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From Underground to End-Users

by Ursula Kampmann
translated by Annika Backe

September 15, 2016 – Between May 16 and 22, 2016, several researchers met in San Francisco and Stockton, to discuss the possible effect of mining in general and precious metal mining in particular on a country’s minting. All participants saw in their mind’s eye the silver deposits of the legendary Comstock Lode whose incredible yield once shook the monetary system in all of Europe.

George Depeyrot & Dennis O. Flynn (eds.), From Underground to End-Users - Global Monetary History in Scientific Context. Moneta, Wetteren (2016). 189 pages with several illustrations. 21 x 29cm. ISBN 978-94-91384-62-2. 70 euros.

George Depeyrot & Dennis O. Flynn (eds.), From Underground to End-Users - Global Monetary History in Scientific Context. Moneta, Wetteren (2016). 189 pages with several illustrations. 21 x 29cm. ISBN 978-94-91384-62-2. 70 euros.

Precious metal in the New World

Two articles deal with California’s and Nevada’s flush of metal. In the first one, Gray Brechin who summarizes the impact the Comstock Lode had on the development of mining technology, estates and the emergence of entire dynasties of entrepreneurs. David J. St. Clair shows that without the supplies of mercury of the New Almaden Mines, which enabled the owners of the mines to get this material at a reasonable price, the Comstock Lode would soon have reached its limit. The role mercury played in US American silver refining is highlighted in a three-page contribution by Saul Guerrero, summarizing the results of his soon-to-be released book “The refining of silver ores in New Spain and Mexico, 16c to 19c”.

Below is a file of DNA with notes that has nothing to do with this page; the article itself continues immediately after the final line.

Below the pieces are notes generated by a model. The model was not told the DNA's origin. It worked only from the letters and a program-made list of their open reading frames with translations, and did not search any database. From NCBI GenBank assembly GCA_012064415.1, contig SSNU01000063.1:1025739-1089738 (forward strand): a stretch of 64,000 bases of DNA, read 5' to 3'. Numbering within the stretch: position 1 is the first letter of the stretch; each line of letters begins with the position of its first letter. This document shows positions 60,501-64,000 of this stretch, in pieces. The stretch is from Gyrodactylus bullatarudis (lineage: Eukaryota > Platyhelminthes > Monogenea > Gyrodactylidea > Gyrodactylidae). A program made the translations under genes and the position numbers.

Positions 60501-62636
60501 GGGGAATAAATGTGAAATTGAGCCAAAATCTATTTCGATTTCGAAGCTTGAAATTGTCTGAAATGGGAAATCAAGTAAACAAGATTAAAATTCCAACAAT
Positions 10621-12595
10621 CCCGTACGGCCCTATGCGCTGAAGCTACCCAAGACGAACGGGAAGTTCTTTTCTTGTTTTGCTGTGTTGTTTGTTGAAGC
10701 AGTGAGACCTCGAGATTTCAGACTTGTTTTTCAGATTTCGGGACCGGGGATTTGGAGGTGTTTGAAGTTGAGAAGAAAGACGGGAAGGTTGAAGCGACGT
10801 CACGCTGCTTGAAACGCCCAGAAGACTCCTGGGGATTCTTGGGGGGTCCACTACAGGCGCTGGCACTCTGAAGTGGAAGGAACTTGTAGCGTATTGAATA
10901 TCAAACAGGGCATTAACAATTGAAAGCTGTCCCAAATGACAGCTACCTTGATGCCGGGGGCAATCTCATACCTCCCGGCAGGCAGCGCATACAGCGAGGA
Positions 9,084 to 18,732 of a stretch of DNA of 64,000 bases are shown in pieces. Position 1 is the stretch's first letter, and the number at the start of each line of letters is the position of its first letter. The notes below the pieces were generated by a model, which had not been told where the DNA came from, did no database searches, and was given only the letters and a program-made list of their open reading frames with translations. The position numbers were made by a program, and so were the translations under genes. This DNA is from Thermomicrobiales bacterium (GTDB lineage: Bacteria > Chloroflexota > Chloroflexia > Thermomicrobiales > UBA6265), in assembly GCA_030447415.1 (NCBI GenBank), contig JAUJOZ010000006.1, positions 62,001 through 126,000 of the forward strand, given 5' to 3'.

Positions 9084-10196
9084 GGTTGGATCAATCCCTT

With the situation in Latin America deals Claudia de Lozanne Jefferies in her article on digging, market volatility and fluctuation of exchange rates in the Mexican provinces of Zacatecas and Guadalajara. Alaska is then the focus of Brigitte Touitou-Michon. She publishes the diary a Klondike gold prospector wrote between 1898 and 1902.

Gold and silver in Australia and China

Of course, precious metal was not only mined in America. In his comprehensive contribution, Simon James Bytheway analyses where the Australian gold mined between 1903 and 1945 was brought to. Jin CAO looks at China and the reality of digging and coin minting in Szechuan. As usual, she accesses a great number of sources, which are available only in Chinese. China is also at the heart of the contribution written by Georges Depeyrot, Julien Cavero and Agnès Tricoche, which addresses the trade from and to the Port of Shanghai. Where did the ships originate from? What function did this port have in the distribution of the silver?

What does a country without any precious metal deposits do?

Totally different was the situation in what is today Estonia in the early modern period: What does a country do if it does not have any gold and silver deposits to exploit? This is the question Ivar Leimus is concerned with. And Michael Märcher describes something that can still be encountered in every modern company, the unwillingness to come to grips with a new procedure even if it might prove quite advantageous. How Danish mints revolutionized metal assaying can be read in his article.

Gold and modern bullion coins

The conclusion, in terms of chronology, is made by Ursula Kampmann with her contribution on the economic historical background of the Austrian bullion coin Philharmonic.

You can order the volume, forming part of the Collection Moneta series, for 70 euros at Wetteren.

To read our report on the congress behind the just published volume, please click here.

And if you want to learn more about the Comstock Lode, you should read our relevant article.

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